What is the best gluten-free dog food?

Brown rice is free from gluten anyway, and it’s a gut-friendly wholegrain that’s sensitive on the tum and provides your dog with loads of benefits to keep them happy and healthy.

However, we know that some dogs can be sensitive to grains, even those that don’t contain gluten, which is why we tailor all our plans to suit. Just tell us all about your dog before ordering your food, their breed, age, weight, ailments and allergies (such as brown rice) and we’ll get to work preparing a delicious, tailored menu that’s totally grain-free and gluten-free.

Don’t worry though, it’ll still be filled with complex carbs and goodness from natural ingredients such as fruit and veggies. Every dog is an individual, so it’s essential that you feed them high-quality food that’s suitable for their needs and provides them with balanced nutrition to help them thrive.

Recap

All in all, both gluten and grains are nothing to be afraid of, but it’s always good to be totally clued up about what’s included in your dog’s food. High-quality, healthy sources of carbohydrates are a great addition to your dog’s dinners, encouraging healthy digestion and providing a stable source of energy.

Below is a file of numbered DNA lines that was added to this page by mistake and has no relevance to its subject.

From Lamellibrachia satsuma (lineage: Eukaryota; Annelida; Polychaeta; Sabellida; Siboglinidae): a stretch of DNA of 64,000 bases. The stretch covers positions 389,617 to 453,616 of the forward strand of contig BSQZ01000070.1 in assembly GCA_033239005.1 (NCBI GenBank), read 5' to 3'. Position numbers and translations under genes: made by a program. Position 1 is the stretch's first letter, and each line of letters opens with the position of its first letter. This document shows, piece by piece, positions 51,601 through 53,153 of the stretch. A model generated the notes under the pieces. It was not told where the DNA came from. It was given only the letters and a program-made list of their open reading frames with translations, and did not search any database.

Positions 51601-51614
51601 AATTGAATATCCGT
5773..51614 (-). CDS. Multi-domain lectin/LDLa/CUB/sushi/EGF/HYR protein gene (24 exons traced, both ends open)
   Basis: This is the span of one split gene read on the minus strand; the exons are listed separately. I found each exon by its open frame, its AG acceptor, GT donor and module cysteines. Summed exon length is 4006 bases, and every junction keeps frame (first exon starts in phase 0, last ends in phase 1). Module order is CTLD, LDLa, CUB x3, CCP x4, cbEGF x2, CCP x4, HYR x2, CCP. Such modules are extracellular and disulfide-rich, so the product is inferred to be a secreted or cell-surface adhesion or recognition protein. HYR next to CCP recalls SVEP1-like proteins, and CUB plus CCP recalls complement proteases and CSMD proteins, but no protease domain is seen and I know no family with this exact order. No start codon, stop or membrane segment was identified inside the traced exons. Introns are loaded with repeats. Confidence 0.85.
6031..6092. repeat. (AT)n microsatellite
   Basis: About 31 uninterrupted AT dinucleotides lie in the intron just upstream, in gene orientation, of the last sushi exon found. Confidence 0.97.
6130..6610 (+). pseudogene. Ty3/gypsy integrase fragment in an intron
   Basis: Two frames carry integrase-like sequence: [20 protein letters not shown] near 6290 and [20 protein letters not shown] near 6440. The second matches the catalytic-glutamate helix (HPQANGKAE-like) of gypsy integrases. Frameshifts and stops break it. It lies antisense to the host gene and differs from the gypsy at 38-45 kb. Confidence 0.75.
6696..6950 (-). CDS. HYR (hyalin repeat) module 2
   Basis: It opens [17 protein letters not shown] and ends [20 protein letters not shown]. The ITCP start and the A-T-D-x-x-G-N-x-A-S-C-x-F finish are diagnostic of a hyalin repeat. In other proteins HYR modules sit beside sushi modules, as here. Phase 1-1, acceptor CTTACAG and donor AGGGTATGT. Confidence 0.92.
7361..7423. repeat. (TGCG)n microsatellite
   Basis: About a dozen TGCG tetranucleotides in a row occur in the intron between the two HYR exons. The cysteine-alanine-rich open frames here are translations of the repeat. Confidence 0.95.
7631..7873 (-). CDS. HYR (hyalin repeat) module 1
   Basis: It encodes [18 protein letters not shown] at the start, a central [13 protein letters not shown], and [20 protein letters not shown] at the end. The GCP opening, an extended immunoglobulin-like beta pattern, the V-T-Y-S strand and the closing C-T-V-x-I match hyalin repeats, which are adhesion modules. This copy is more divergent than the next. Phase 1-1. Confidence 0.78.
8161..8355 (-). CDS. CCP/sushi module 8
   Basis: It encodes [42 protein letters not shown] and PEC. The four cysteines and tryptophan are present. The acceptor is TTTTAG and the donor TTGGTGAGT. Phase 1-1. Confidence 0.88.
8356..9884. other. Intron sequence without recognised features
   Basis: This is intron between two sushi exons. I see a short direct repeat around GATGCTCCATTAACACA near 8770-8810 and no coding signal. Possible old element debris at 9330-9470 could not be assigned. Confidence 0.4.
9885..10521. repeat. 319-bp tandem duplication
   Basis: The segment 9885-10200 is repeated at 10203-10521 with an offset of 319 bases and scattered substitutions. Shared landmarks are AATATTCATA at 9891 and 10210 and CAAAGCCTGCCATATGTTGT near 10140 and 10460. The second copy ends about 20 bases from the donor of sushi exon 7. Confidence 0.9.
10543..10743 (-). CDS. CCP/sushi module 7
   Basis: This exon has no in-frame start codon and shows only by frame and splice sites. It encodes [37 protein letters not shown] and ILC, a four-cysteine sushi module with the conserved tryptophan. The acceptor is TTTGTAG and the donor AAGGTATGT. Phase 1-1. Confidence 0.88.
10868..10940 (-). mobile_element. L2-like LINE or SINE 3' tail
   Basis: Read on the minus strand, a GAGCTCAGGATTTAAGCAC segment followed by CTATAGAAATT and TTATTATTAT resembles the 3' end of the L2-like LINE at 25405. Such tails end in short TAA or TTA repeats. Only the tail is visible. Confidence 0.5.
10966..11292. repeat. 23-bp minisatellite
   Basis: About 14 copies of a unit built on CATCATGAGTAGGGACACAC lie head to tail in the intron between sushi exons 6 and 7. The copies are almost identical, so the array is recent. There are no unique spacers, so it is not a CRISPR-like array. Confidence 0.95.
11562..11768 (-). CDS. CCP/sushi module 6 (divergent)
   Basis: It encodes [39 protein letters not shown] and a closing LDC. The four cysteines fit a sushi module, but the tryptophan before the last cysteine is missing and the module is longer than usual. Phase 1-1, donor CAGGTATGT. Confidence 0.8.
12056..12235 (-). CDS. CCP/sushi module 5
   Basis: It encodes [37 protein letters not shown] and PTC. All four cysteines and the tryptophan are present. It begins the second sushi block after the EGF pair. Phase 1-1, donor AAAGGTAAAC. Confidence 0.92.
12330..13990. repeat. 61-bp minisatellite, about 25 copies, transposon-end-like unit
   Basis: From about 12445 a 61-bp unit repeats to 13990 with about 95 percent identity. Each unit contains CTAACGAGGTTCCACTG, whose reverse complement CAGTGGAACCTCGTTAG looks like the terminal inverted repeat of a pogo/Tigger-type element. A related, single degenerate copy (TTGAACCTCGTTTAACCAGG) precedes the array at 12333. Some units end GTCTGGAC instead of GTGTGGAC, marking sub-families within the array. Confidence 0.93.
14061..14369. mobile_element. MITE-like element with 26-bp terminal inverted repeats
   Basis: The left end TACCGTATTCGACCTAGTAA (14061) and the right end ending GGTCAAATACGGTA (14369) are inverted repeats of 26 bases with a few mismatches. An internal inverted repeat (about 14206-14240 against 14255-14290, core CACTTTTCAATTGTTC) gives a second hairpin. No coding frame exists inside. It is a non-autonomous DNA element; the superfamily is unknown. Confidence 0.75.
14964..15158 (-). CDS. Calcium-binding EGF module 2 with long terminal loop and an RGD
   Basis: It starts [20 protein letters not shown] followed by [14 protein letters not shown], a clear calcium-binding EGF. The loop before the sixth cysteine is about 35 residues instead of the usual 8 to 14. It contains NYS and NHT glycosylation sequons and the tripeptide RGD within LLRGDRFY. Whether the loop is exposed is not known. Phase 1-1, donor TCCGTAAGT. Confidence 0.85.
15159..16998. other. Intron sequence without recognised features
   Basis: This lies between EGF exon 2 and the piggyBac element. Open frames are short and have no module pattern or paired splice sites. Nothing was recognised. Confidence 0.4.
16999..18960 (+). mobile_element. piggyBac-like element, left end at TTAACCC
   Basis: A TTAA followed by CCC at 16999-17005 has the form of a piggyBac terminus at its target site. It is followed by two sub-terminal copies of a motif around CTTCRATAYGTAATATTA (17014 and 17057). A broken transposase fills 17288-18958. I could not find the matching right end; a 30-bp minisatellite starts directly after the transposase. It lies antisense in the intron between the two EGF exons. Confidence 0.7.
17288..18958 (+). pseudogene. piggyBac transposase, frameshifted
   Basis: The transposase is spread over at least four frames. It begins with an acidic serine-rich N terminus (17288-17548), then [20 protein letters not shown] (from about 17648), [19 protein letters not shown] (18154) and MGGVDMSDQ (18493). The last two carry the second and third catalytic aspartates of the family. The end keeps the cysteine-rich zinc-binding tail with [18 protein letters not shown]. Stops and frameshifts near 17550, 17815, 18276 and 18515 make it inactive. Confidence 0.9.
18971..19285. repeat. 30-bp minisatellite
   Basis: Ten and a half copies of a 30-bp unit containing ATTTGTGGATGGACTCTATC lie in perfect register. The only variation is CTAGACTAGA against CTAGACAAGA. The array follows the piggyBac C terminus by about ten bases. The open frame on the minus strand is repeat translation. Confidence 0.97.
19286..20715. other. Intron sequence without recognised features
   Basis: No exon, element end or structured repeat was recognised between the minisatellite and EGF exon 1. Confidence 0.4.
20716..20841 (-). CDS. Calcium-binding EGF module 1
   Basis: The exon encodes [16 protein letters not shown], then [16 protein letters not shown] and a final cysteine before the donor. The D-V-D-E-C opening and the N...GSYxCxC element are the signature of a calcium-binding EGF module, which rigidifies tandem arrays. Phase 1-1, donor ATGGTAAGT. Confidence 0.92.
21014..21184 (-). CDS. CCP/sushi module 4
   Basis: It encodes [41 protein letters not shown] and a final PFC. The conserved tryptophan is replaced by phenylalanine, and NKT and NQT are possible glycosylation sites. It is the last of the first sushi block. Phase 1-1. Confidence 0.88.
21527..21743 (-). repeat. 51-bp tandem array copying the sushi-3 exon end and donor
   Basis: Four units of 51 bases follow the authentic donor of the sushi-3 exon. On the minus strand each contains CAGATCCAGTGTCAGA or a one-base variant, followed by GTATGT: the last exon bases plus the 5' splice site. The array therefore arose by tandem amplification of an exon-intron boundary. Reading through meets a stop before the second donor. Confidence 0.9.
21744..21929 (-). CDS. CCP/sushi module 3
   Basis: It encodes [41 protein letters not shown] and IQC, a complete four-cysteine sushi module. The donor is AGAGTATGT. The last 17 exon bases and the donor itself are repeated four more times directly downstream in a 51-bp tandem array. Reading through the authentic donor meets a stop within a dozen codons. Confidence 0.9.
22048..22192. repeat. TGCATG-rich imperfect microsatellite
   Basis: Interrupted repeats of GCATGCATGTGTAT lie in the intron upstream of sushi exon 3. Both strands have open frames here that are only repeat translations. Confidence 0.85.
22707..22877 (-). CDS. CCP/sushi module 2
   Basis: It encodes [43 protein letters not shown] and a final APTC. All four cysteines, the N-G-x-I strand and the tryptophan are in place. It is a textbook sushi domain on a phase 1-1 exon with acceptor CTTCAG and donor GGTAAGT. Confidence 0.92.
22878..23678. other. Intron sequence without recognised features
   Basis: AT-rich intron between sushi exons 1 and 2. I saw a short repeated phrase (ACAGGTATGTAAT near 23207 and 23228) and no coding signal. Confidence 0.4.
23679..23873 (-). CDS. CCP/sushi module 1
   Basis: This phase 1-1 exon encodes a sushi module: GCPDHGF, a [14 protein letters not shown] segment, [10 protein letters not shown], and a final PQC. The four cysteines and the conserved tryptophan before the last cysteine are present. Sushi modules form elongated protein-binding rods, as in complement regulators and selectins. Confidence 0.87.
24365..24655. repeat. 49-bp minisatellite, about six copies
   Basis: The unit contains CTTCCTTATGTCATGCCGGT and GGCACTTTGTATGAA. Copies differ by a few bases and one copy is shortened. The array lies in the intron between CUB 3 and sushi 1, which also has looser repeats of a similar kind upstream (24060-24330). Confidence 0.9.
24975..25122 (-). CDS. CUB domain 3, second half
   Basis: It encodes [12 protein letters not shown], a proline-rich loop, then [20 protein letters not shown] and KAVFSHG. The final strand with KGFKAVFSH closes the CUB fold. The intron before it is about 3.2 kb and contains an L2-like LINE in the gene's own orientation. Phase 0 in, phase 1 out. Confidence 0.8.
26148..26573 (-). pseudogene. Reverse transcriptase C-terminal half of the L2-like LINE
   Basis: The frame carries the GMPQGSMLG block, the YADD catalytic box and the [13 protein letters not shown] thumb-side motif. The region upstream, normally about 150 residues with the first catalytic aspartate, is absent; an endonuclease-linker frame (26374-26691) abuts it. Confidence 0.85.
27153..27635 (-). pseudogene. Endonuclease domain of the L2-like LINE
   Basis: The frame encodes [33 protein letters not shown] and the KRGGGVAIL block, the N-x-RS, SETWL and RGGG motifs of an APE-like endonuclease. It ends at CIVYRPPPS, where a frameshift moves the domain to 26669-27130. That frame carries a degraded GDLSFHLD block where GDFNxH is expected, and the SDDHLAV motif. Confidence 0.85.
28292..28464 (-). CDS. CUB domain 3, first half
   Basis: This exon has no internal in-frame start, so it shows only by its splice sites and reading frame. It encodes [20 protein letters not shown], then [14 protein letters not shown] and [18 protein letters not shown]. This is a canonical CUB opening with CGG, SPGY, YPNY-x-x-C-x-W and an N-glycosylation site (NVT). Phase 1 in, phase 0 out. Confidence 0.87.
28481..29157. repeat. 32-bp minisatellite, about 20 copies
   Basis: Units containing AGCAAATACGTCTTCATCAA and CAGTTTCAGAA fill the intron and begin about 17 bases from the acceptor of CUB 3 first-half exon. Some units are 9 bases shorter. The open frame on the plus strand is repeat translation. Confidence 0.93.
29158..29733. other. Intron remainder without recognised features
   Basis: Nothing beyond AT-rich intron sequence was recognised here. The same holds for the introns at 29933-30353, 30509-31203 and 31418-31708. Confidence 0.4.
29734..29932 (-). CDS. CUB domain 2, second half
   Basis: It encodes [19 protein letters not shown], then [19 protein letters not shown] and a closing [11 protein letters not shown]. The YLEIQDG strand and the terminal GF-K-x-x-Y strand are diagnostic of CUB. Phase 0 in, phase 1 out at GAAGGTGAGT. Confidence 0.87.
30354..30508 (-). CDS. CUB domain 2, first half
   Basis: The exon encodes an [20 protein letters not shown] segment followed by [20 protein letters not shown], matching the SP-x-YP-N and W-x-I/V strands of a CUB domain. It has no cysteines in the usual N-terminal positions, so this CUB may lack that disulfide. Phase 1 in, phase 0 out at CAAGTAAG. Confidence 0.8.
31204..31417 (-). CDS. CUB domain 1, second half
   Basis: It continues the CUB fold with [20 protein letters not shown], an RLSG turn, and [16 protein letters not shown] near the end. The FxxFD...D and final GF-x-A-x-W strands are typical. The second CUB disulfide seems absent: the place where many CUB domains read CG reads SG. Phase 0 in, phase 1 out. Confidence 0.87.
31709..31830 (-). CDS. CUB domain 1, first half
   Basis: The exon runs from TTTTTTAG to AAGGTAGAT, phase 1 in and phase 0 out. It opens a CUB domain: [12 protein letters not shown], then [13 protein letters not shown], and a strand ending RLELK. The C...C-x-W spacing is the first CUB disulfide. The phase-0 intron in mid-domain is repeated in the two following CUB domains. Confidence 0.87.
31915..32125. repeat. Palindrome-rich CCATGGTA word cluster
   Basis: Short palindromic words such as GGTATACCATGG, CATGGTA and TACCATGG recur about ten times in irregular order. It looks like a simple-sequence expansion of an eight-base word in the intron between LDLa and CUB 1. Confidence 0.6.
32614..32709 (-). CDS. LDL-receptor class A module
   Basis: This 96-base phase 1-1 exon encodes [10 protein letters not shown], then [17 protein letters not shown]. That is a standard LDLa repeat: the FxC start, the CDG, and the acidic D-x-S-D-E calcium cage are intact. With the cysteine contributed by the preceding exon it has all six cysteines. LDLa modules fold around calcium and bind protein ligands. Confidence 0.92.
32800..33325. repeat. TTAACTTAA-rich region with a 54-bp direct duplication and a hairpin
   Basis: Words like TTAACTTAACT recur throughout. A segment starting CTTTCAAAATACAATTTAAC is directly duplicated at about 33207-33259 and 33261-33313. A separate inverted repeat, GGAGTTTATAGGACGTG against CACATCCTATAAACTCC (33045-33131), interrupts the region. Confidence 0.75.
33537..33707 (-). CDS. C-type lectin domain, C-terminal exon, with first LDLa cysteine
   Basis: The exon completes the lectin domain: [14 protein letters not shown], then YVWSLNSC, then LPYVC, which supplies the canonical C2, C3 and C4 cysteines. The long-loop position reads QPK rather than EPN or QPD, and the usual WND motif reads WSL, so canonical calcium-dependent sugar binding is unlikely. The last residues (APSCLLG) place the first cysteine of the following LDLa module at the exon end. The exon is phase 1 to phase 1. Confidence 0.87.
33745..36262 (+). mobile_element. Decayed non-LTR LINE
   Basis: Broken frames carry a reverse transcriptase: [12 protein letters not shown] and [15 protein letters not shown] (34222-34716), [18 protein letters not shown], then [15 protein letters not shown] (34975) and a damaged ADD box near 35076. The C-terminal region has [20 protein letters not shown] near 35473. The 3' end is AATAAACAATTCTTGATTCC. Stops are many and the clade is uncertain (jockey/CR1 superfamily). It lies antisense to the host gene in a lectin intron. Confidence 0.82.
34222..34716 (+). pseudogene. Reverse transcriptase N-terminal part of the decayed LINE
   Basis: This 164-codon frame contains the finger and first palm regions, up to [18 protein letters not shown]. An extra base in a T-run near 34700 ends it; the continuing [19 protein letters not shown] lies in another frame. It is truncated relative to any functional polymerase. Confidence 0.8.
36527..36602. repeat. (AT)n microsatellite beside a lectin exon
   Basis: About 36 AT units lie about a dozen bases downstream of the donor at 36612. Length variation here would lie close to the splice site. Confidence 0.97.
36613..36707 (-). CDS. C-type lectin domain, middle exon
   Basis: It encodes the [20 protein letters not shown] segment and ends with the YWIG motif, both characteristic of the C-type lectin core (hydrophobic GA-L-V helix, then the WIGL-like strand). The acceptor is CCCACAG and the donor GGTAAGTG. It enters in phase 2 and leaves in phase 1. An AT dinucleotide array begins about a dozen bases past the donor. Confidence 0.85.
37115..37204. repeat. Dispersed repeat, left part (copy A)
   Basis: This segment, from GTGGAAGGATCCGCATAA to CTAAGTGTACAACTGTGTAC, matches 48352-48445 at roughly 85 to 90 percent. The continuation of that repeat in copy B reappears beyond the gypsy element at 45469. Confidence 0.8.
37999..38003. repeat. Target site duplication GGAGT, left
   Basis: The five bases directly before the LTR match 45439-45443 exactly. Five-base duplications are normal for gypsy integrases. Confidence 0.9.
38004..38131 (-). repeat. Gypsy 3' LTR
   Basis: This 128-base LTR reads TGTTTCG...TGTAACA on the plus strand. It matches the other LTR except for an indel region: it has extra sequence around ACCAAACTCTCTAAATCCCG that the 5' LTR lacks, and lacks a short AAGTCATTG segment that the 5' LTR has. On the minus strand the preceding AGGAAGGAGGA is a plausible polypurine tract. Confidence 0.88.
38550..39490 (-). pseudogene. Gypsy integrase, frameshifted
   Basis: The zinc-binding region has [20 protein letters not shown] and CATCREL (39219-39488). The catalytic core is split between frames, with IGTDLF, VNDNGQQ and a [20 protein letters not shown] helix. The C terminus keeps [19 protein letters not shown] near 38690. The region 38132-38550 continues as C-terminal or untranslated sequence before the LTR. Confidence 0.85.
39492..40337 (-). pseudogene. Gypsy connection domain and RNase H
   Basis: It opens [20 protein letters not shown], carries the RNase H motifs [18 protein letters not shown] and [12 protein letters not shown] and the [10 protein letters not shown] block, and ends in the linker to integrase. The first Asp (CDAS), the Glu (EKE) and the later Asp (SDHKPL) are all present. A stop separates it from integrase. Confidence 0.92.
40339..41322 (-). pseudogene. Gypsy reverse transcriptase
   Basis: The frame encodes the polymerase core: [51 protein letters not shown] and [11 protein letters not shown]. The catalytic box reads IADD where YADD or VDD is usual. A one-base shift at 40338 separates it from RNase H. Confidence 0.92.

It is possible that your dog can experience an intolerance to both gluten and grains, which is why tailored dog food can really help. This way, you can omit any ingredients that are causing your dog trouble so that they can still enjoy tasty, nutritious dinners without the trouble.

Dr Andrew Miller BVSc MRCVS

Written by: Dr Andrew Miller MRCVS

Andy graduated from Bristol University in 2010 and sees nutrition as a foundation for our pet's wellbeing and takes a common-sense approach. We are what we eat, and it shouldn't be any different for our pets.

Sources
  1. Celiac disease Gastroenterology and Hepatology, 7, (8), Aug 2011, 554-556, PMID:22298994
  2. Dietary modulation of gluten sensitivity in a naturally occurring enteropathy of Irish Setter dogs Gut, 33, (2), Feb 1992, 198-205, doi:10.1136/gut.33.2.198
  3. Gluten proteins for dogs Food Science, June 2020
  4. Gluten-sensitive enteropathy of the Irish Setter and similarities with human celiac disease Minerva Gastroenterology Dietology, 66, (2), Jun 2020, 151-156, doi: 10.23736/S1121-421X.19.02648-5

Related Articles